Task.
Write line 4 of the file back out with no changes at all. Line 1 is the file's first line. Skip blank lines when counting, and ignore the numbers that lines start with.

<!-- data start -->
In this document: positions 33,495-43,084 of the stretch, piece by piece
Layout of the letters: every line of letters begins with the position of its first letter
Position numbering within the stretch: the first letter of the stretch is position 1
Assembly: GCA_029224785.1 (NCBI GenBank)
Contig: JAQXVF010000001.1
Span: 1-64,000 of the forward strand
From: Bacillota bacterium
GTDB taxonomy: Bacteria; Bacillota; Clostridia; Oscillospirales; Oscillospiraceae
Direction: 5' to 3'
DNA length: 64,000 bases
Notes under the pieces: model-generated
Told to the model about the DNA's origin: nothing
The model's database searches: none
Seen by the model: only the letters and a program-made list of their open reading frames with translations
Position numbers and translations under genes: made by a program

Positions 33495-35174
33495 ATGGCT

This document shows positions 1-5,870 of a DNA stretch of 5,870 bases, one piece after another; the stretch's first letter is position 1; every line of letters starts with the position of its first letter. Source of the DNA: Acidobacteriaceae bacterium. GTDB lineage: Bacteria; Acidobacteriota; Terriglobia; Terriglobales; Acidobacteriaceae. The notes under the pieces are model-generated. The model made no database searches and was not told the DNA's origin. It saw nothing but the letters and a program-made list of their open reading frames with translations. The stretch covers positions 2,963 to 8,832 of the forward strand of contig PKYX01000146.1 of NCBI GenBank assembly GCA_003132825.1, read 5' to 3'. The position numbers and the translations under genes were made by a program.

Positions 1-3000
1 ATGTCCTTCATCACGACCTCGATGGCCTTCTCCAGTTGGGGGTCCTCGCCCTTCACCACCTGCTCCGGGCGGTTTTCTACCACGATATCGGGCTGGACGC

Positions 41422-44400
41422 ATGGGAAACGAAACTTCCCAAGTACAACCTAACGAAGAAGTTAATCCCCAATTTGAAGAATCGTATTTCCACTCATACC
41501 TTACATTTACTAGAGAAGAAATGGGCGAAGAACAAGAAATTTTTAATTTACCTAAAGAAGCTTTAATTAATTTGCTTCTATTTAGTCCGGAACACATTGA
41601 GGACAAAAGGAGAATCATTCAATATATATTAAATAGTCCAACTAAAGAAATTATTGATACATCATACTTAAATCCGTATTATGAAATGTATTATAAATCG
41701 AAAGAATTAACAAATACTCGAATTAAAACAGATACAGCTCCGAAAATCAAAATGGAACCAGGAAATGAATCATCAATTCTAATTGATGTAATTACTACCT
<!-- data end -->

Assembly: GCA_029224785.1 (NCBI GenBank)